A non-principal [probability] measure on a set X is a function $\mu$ defined on all subsets of $X$, with values in $[0,1]$, which is finitely additive, satisfies $\mu(X)=1$, and vanishes on singletons.

Can one prove in ZF + DC that the existence of such a measure on $\bf N$ (or on $\omega$), the set of natural integers, implies that of a non-Lebesgue measurable subset of $\bf R$?

Comments: 1) Sierpinski proved this in 1938 in the special case that $\mu$ takes values in $\{0,1\}$ (non-principal, or non-free ultrafilter). It suffices to take $X=\{A\subset{\bf N}\mid\mu(A)=0\}\subset\{0,1\}^{\bf N}$, equipped with the standard Bernoulli measure $\lambda$ (so that $\{0,1\}^{\bf N},\lambda)\approx([0,1],{\rm Leb}$). If $X$ were $\lambda$-measurable, one would have $\mu(X)={1\over2}$ since $X^c=\{A^c\mid A\in X\}$. But $X$ is a queue event, thus by Kolmogorov, $\mu(X)=0$ or $1$, contradiction.

2) In the 1998 book by Howard and Rubin, Consequences of the axiom of choice, it is stated that the existence of a non principal measure on $\bf N$ implies that of a non-Lebesgue measurable set [Form 222 implies Form 93], and that it can be found in articles by Pincus in 1972 and by Foreman-Wehrung in 1991. However, I could not find this implication in these articles.

3) The most famous non-principal measures on countable sets are invariant means on amenable groups, starting with $\bf Z$ [mean is another name for a finitely additive probability measure defined on all subsets]. Question: does the existence of a non-principal measure on $\bf N$ (or $\bf Z$) imply (in ZF + DC) that of an invariant mean on $\bf Z$?

  • $\begingroup$ The Hahn-Banach theorem is equivalent to the existence of a finitely additive probability measure (FAPM) on every Boolean algebra. The existence of non-measurable sets follows (by Foreman-Wehrung) already from the existence of a FAPM on a specific Boolean algebra, namely the free sum of a large collection of algebras $P(A_i)$, each $A_i$ countable. It is not clear (to me) if FAPM for the single algebra $P(\omega)$ is sufficient. $\endgroup$
    – Goldstern
    Dec 1, 2016 at 22:40
  • 1
    $\begingroup$ The existence of a FAPM for the single algebra $P(\omega)$ is trivial (just let $P(\{0\})=1$). I assume @Goldstern meant the existence of an atomless FAPM. As I remember, Foreman-Wehrung use the existence of a FAPM on the free sum of the $P(A_i)$ in order to get a choice function for the FAPMs (i.e., a function $\mu$ from the index set $I$ such that $\mu_i$ is a FAPM on $P(A_i)$), a very nice trick. But nothing like this trick seems to be available when the assumption is merely that $P(\omega)$ has an atomless FAPM. $\endgroup$ Sep 14, 2017 at 14:04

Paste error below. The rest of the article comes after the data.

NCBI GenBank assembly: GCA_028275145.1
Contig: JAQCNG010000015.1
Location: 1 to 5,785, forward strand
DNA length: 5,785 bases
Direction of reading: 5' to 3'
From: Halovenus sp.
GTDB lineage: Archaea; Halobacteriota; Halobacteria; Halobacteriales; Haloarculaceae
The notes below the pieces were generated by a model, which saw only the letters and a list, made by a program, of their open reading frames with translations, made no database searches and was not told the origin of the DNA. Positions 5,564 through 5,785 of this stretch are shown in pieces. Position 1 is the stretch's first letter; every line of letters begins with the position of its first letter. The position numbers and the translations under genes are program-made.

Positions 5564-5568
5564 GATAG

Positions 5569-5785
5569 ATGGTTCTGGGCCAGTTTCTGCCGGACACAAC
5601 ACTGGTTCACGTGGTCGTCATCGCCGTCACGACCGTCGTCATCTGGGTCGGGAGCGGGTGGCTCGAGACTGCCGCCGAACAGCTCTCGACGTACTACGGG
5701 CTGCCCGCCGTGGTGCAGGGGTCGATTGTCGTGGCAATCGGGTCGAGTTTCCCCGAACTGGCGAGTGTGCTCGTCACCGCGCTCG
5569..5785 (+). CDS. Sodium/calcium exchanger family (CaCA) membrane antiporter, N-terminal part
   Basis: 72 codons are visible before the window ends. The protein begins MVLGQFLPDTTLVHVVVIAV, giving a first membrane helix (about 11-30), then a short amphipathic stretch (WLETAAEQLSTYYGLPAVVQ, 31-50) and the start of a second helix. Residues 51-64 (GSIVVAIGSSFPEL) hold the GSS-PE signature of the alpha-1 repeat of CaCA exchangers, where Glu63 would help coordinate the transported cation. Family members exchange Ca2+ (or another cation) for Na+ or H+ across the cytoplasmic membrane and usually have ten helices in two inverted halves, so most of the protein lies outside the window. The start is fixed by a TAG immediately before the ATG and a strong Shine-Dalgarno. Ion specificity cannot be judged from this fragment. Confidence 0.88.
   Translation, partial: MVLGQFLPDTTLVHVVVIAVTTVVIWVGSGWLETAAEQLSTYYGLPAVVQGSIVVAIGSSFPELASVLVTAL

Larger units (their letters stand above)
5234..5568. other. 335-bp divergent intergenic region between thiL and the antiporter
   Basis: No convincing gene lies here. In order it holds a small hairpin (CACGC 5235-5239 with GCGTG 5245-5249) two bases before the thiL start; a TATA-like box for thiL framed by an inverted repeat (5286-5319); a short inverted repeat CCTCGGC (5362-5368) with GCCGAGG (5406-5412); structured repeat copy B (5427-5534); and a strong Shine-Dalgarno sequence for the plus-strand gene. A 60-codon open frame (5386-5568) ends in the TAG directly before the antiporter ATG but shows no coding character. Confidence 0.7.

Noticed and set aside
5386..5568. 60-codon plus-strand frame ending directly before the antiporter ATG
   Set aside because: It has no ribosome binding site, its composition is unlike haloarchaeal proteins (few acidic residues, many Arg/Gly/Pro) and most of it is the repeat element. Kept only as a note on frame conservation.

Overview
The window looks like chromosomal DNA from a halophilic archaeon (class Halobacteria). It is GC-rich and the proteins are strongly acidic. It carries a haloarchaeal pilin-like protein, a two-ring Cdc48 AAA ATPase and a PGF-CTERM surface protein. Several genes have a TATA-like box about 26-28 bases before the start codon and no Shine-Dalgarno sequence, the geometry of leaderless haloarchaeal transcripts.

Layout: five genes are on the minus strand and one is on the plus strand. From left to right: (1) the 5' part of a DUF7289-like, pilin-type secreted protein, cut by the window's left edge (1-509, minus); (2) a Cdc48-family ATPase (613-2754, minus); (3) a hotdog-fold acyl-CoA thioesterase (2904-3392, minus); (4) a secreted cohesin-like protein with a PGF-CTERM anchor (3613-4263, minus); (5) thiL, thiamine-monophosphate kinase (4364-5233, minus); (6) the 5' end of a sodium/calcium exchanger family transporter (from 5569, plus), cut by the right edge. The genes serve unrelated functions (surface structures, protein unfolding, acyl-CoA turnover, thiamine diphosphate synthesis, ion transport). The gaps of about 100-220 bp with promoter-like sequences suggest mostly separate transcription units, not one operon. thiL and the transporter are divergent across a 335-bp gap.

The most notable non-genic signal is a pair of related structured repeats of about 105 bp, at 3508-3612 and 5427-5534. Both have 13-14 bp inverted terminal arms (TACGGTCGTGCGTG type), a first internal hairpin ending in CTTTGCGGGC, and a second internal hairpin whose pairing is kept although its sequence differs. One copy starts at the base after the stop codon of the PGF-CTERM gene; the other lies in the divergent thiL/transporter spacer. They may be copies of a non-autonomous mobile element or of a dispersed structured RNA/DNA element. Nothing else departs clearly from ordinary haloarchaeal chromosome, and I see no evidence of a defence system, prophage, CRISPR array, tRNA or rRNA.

• $\begingroup$ @AlexanderPruss Thank you, that is what I meant. $\endgroup$
    – Goldstern
    Jul 15, 2018 at 13:20

1 Answer 1


This is stated as an open conjecture in Pincus' 1974 paper The Strength of the Hahn-Banach Theorem, which is a pretty good sign that he didn't prove it in a paper published in 1972. That same paper contains the first proof of the analogous question for the Baire Property.

As far as I am aware, this problem is still open, even assuming the stronger assumption of a Banach limit (such a measure that is translation-invariant and whose integral gives the limit for convergent sequences).

  • 1
    $\begingroup$ So, maybe this should be an erratum to Howard and Rubin? Their website has a link for "Changes and additions to the database" but unfortunately it is broken. $\endgroup$ Sep 21, 2020 at 0:18
  • $\begingroup$ Minor point, but I thought that there was a standard method of constructing a Banach limit from an arbitrary non-principal measure (by taking the integral of the moving average). Is having a Banach limit actually a stronger assumption? $\endgroup$ Aug 14, 2023 at 23:42

Your Answer

By clicking “Post Your Answer”, you agree to our terms of service and acknowledge you have read our privacy policy.

Not the answer you're looking for? Browse other questions tagged or ask your own question.